A big stadium? No. But how about that minor-league ball park talked about for Charlestown? Now that would be something cool to have in Somerville. I went to see the Worcester Tornadoes last month, and it was fun.

Ron Newman

If anything, I think the Green Line will be even more necessary if this stadium is built.

barneyboy

Agreed. How much revenue would that bring to the city compared to other types of development?

Solh Zendeh

Yeah, how much revenue vs how much car/truck traffic (pollution). From now on, I want to get *paid* for being poisoned by residents of other towns.

Ron Newman

That depends on what parking is provided. The best way to ensure that people arrive by public transit, and don't pollute the neighborhood, is to build it without any parking lots.

.....they will come."
Newman: People who make statements such as yours are the ultimate idealists! Building a 20,000-25,000 seat stadium without parking means only that people will park on surrounding streets. There are some who will always arrive by public transit, there are others who will never arrive by public transit. There are those who cannot arrive by public transit, such as the handicapped. There are others who live in Stoneham or Nashua or Medfield, who have no public transportation option. Let's discuss this option realistically, at least!

Ron Newman

I believe the San Francisco Giants stadium (whatever it's called this week) was built largely without parking lots. A new light-rail line serves the stadium.

The stadium was also built without taxpayer funding, an example we should emulate.

brickbottom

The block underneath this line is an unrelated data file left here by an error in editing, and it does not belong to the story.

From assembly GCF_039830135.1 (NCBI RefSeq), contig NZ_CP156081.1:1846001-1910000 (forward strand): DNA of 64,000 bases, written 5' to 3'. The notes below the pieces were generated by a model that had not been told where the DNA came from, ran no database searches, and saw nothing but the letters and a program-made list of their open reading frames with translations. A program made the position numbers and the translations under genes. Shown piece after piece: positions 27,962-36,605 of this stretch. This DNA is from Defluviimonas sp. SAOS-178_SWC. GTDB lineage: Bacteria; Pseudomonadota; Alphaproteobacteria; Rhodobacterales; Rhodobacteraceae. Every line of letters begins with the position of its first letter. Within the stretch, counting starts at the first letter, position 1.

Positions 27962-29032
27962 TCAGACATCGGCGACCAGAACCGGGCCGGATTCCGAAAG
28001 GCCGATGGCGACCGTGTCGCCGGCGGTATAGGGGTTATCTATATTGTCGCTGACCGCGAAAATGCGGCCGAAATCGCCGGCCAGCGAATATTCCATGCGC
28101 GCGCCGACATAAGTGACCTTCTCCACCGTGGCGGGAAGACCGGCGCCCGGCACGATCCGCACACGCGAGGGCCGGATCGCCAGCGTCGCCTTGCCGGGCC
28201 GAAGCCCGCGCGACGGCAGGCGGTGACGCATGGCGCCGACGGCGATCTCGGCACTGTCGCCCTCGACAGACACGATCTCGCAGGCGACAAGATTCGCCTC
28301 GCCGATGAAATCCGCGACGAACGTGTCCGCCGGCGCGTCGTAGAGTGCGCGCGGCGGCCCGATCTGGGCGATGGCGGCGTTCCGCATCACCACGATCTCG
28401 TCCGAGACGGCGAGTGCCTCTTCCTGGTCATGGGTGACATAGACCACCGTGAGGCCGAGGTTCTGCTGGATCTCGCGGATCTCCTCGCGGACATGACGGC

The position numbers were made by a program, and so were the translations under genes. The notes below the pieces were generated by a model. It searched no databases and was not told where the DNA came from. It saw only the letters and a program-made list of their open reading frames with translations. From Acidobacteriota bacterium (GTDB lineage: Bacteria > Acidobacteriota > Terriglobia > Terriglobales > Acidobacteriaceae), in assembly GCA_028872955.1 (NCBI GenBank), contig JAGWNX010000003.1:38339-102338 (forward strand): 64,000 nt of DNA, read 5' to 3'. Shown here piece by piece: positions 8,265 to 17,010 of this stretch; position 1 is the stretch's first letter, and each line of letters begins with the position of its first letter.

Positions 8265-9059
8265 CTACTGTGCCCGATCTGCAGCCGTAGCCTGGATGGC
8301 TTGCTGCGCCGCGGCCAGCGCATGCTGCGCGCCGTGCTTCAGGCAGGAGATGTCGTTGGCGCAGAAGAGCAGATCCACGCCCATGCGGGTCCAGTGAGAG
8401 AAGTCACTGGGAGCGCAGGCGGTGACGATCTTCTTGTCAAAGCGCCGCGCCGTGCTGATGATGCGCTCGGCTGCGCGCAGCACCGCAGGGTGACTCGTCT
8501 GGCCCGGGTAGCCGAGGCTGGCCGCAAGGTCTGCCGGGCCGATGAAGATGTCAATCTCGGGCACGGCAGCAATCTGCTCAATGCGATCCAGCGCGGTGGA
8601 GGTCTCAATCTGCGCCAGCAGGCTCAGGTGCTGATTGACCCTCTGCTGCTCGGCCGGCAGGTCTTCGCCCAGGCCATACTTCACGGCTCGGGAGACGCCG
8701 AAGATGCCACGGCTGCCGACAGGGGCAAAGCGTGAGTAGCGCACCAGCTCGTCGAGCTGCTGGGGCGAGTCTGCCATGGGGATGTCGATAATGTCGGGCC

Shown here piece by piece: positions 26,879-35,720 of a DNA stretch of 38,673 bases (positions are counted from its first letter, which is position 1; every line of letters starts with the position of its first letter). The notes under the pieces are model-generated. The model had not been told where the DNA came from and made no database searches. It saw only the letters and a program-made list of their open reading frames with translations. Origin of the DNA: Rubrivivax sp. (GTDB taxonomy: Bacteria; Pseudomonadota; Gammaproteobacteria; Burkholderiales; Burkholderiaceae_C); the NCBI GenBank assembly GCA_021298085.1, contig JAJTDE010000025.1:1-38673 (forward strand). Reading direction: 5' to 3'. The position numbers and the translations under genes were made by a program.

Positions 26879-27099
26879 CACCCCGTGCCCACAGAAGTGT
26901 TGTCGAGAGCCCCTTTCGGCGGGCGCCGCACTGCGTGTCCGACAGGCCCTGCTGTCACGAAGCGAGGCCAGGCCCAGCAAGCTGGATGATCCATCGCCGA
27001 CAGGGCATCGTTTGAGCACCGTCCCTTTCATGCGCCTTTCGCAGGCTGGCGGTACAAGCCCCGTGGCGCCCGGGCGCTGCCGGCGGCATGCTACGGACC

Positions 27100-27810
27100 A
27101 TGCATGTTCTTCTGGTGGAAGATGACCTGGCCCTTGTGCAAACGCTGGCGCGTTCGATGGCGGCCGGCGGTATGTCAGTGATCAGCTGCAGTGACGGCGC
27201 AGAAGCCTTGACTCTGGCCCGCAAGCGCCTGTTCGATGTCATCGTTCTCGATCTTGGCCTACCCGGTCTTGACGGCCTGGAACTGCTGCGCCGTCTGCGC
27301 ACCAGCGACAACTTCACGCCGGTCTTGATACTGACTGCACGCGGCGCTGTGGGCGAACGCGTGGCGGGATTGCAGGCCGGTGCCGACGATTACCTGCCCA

Rte. 93 is right there and I'm sure they could make all traffic from ticketholders would have to enter and depart that way away from Washington St.

All others would have to use the "T" to get there.

I'm sure there is sime solution to the traffic pattern.

brickbottom

Some not sime!!!!

Bill Shelton

The traffic problem might be tolerable, in that the Revolution would play fewer than a dozen home games per year. I'm guessing that there might be as many other non-Revolution events there, but that's a lot less than every day or every week.

The real tragedy would be the wasted potential. The article talks about 100 acres, but that would be more than two-thirds of Assembly Square. Let's assume they would only use 50 acrs. Developed as offices and R&D space, that amount of land would produce 10,000 jobs across a wide spectrum of pay and skill levels. It would also produce between ten and 20 times the amount of property taxes.

It would be a waste for all of Eastern Massachusetts as well. We need to keep up Masschusetts' economic growth and we're running out of space to build office buildings, near transportation infrastrucutre. The alternative is more subruban sprawl, as fuel prices continue to go higher and higher.

Ron Newman

Sixteen home games, to be exact, according to this year's posted schedule. I'd like to know exactly what land this is proposed for, and what is now on that land.

brickbottom

Bill,

I thought they were talking about putting the stadium down on Innerbelt Rd. and that area.

jails

Well, they could build a jail that will put an incredible burden on the city infrastructure -- streets, water system, electrical system, transportation system, with out adding a single dollar in taxes because prisons are not taxable! Not to mention the insult to the neighborhood.

Or we could get something that at least would bring in substantial income to the city to compensate for its burdening the physical structure and the residents. Maybe a stadium. Or hey, how about a casino!

Ron Newman

The mayor opposes casino gambling, and I agree with him on this subject.

Bill Shelton

Oops. If the inner belt is the intended site, then I've put my foot in mouth. (Not the first time.)